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What is finger numbness?
Finger numbness can cause tingling and a prickling feeling as if someone were lightly touching your fingers with a needle. Sometimes the sensation can feel slightly burning. Finger numbness may affect your ability to pick things up. And you may feel clumsy, or like you’ve lost strength in your hands.
Finger numbness can range from a symptom that occurs occasionally to something that impairs your ability to perform daily tasks. But whatever your symptoms, noninvasive treatments are often available.
What are the potential causes of finger numbness?
The nerves in your body are responsible for transmitting messages to and from your brain. If the nerves are compressed, damaged, or irritated, numbness can occur. Examples of conditions known to cause finger numbness to include:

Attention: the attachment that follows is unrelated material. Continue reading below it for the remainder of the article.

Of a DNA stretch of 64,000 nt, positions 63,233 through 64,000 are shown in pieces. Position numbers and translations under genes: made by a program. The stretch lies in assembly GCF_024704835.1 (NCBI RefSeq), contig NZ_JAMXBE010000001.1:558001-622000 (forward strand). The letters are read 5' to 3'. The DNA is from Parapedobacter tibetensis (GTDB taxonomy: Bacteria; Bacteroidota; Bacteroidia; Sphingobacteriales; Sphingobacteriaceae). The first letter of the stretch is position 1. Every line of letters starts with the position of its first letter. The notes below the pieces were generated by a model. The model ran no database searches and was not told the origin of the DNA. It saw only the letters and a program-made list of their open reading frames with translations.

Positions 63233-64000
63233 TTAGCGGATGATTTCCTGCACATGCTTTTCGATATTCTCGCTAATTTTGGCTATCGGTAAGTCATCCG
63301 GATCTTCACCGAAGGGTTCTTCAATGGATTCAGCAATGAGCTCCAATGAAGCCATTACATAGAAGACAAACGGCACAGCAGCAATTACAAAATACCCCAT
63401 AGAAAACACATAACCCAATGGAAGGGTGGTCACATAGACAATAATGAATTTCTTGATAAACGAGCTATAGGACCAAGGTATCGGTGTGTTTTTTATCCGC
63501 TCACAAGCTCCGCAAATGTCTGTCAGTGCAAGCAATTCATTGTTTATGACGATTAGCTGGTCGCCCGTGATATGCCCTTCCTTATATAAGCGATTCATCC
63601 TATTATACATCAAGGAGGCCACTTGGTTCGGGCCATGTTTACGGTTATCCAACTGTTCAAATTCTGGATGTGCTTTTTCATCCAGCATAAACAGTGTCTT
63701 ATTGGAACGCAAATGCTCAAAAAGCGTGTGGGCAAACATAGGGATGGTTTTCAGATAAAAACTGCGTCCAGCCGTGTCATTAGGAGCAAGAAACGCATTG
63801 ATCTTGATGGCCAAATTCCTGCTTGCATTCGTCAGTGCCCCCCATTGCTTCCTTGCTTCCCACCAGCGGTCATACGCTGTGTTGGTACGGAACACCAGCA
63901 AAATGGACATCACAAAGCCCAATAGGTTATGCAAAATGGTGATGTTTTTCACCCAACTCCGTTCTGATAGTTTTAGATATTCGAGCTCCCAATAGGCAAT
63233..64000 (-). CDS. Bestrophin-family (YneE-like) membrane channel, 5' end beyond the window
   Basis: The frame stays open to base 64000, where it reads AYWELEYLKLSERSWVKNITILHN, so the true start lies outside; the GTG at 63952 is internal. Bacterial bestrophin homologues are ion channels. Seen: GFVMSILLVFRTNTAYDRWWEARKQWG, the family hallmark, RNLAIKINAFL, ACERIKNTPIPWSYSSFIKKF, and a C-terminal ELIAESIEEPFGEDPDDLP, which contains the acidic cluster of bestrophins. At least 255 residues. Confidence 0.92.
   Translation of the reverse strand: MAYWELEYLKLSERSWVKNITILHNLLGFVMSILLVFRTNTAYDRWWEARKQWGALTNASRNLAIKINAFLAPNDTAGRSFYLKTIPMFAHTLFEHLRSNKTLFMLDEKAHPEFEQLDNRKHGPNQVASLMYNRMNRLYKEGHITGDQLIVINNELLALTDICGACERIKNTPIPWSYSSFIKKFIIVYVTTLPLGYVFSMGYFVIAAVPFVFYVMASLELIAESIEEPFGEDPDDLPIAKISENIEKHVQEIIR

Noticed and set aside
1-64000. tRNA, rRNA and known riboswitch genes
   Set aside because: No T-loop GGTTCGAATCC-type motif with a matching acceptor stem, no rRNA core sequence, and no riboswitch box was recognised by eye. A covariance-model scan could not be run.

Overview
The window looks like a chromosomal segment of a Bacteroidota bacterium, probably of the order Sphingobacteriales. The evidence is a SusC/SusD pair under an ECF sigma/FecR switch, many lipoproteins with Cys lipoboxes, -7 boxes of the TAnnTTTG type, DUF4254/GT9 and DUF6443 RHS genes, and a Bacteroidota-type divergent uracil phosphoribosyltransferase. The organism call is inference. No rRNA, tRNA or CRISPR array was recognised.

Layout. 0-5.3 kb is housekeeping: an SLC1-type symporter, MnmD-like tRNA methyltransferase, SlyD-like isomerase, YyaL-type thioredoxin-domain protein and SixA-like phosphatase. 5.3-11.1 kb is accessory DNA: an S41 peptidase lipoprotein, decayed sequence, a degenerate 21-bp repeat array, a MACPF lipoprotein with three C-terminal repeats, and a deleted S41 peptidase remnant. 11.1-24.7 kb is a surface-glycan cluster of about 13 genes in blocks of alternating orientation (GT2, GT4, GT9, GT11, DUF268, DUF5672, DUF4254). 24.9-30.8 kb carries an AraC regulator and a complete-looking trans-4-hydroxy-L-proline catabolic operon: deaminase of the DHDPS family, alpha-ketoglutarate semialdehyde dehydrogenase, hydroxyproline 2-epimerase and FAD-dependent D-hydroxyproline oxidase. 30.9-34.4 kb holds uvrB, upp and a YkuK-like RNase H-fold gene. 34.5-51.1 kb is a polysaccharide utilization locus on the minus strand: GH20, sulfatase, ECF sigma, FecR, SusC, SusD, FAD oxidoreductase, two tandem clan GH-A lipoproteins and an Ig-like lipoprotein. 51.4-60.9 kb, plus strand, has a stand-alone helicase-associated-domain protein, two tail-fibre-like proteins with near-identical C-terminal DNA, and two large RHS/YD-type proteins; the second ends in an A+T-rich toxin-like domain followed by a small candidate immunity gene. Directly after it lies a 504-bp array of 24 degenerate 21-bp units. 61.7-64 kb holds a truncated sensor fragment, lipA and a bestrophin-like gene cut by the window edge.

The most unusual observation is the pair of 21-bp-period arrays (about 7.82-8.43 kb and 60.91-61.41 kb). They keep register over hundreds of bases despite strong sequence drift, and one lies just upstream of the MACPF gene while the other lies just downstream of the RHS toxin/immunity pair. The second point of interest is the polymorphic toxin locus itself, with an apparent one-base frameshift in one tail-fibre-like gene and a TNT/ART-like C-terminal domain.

Carpal tunnel syndrome
Carpal tunnel syndrome occurs when the nerve that provides feeling to your hand becomes pinched or obstructed. This condition often causes numbness in the thumb and index and middle fingers.
Cervical radiculopathy occurs when a nerve that leaves your neck becomes inflamed or compressed. This condition can cause numbness like carpal tunnel syndrome. It’s also known as a pinched nerve.
A condition called diabetic neuropathy can lead to nerve damage in the feet and hands. You will usually first experience numbness in the feet.
Raynaud’s disease causes the small arteries in your fingers to spasm, or open and close very fast. This can cause numbness and affect your circulation.